What your feet can tell you about your brain

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If you wonder why you have brain fog, depression, worsening memory, or slow thinking, the clues may lie in your feet — your foot health can tell you whether your brain is receiving enough oxygen. Poor circulation to the feet creates myriad symptoms that signal circulation in the brain may also be poor, depriving your brain of oxygen, nutrients, and function.

Troublesome symptoms aren’t the only bad part of poor brain circulation. Insufficient oxygen to the brain speeds up brain aging and raises your risk of vascular dementia  It is the second most common type of dementia after Alzheimer’s.

Got cold feet? Your brain could be oxygen-deprived

Got cold toes and feet? If you have chronically cold feet, you may want to investigate whether your brain is getting enough oxygen and nutrients from sufficient circulation.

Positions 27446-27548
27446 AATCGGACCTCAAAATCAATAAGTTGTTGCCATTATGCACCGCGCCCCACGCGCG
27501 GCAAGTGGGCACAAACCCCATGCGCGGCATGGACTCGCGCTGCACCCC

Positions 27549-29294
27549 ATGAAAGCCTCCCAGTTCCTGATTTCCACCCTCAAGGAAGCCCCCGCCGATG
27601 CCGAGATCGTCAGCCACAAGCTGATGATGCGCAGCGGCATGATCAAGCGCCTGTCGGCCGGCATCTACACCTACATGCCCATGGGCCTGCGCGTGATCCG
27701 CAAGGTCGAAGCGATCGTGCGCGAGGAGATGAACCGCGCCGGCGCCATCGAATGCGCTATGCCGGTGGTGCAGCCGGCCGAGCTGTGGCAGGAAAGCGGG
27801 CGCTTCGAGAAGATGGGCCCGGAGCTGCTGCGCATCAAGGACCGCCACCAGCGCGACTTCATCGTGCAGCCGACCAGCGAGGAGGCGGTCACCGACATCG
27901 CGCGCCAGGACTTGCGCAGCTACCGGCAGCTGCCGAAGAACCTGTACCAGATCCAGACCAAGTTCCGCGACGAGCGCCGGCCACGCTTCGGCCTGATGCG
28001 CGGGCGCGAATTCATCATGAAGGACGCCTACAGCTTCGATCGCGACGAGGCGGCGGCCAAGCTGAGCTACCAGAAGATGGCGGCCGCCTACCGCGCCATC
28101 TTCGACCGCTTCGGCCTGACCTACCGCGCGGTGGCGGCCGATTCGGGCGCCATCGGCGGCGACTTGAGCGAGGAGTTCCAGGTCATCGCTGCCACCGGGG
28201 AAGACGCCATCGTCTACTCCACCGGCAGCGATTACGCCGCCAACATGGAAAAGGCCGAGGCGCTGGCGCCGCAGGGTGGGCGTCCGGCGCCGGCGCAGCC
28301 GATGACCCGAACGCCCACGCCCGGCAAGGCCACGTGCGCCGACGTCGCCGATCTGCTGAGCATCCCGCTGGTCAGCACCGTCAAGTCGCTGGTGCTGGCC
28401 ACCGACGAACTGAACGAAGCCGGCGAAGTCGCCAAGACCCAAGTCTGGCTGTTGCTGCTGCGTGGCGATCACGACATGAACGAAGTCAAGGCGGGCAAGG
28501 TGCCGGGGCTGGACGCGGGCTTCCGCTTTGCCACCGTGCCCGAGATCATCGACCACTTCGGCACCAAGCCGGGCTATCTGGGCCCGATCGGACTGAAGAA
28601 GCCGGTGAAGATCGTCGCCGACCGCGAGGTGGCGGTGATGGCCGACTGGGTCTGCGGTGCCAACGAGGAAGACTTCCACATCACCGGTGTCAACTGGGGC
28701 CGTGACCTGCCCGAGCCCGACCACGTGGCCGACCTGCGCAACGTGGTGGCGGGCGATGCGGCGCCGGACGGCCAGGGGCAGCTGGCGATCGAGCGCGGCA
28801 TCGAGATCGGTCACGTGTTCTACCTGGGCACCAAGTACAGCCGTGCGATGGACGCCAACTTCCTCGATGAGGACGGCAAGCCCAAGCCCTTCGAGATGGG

Have someone check if your feet and toes are colder than your ankles or calves. If so, your feet are not getting enough circulation, and your brain may not be either. Cold fingers and a cold nose are other symptoms.

Chronic fungal growth in toenails

If you have chronic fungal nail infections or chronic athlete’s foot, this can mean poor circulation is depriving your feet of enough oxygen, nutrients, and immune cells to ward off infection. This makes the feet and toenails more prone to fungal infections and fighting them a losing battle.

Poor capillary refill time and white toenail beds

Are the nail beds of your toes a healthy pink or a pale white? If circulation is poor, the nail beds are more white than pink.